The Photograph

Photo Credit: Akash Chhabra [ Instagram-]

Returning from the maacher bajar, Alok could spot my clueless face from a distance. He could understand that I didn’t belong here, from my backpack and camera. In his broken English, he asked “Madam, lost? Need help?” and rather insisted on giving me a ride through the market, to the main streets, where I could find my way further.

Amidst the old-blackened buildings of Kolkata, the rusted windows, and the energy of the city, Alok paced through the traffic with his hand-drawn rickshaw. The city, with its perfect mix of tradition and modernism, sticks to the roots. It engulfs you with its tiny details, of the dingy lanes, the ages-old shops, Bangla music filling the air, and of course, the yellow taxis. Perhaps, things did change, the bazaar is a mix of the English—the bakeries and breakfast points, and the traditional—old school mishtir dokan, the beloved cigarette spots under the tree, some things have stuck around.

Through the small congested streets, passing through the big bungalows and verandahs with a distant radio playing Bangla music—the tune reminds me of ‘coffee house er shae adda ta’ that played on baba’s vinyl at nights as he smoked his pipe. The sweet shop alluring towards the roshogullas and misti doi, Kolkata was everything I saw in maa’s photographs and the stories I had heard. The city speaks for itself, it feels like an old joint family, overwhelming. It has often been told about as the ‘melting pot of various cultures.’ With greeting from here and there, there is a sense of belongingness, an unfound, unidentified nostalgia.

With a water-filled bucket of fishes, I sat on his rickshaw with my legs dangling in the air, he never stopped to catch a breath. I, Selena Chatterjee, came from the US to visit my grandparents. A bit of small talk and Alok told me about his daily chores, transporting fish in the morning, and humans for the rest of the day. He stops to take tea breaks and usually sits to join the adda to know the political and social currents. He tells me about the gossip mongers at the adda and how they catch up about the neighborhood and the nation, hogging on the vegetable chop and some jhalmuri. He tells me about his shift to the city, about his daughter who is around my age, and how he wants to send her to study in Delhi. Alok smiles, tells me about this new pair of lungi and genji; he uses his chappals only when the streets get unbearable.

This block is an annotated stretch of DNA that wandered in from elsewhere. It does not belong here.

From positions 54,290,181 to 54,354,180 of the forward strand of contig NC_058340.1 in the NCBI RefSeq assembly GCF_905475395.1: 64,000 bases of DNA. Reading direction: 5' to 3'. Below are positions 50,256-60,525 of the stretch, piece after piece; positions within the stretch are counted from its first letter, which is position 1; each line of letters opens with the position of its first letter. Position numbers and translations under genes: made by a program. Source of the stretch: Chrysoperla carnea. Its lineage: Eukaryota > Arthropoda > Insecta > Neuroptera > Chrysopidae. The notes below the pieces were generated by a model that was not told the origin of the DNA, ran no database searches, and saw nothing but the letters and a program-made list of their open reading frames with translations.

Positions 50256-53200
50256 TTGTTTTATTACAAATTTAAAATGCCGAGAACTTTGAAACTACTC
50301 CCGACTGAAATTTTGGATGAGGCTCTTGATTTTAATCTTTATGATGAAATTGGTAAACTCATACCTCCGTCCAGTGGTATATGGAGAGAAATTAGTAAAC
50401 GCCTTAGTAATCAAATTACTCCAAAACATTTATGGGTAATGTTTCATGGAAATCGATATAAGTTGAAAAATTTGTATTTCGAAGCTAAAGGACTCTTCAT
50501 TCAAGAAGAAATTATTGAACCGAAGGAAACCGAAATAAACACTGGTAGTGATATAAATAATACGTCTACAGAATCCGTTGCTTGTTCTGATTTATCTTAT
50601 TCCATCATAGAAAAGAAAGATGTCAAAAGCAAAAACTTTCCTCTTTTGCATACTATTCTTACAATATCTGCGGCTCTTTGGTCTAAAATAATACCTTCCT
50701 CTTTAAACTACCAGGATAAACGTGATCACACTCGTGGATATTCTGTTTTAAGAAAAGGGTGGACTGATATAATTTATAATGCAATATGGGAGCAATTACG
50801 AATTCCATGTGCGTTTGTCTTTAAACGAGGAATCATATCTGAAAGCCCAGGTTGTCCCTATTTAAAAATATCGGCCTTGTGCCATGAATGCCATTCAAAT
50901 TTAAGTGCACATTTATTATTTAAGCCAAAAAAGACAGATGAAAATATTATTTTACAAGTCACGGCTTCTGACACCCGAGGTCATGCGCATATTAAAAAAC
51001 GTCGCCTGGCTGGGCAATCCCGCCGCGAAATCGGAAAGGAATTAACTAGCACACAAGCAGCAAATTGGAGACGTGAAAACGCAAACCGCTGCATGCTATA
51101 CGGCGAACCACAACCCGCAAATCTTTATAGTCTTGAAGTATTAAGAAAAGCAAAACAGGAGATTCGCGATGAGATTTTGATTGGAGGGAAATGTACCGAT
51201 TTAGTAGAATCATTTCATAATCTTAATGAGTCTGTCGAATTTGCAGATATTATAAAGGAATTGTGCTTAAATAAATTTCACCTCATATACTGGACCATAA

He isn’t complaining when he says that he has gotten used to the life he leads, he tells me about the customers to tows in the day, some regulars and some new. He jokes about how fishes are better than humans, they don’t complain nor are nitpicky. He stops at the next stop to buy me a samosa, telling me to have all the street food while being here, and we talk a bit more—about the Hoogli river and the jetty, the Howrah bridge (how he loves to stare at it at night while smoking a bidi), the famous sweet shops, the age-old building of Jorasanko Thakurbadi, the Writer’s Building and he tells me about a few hidden British era mansions with their unique borrowed designs.

Seeing him off at the main road, I ask him for a photograph, as I cross the road, I feel the consciousness, he shyly straightens his hair and poses for the camera. Perhaps they rightly said about photographs being personal belongings, not everyone knows the story behind a photograph…

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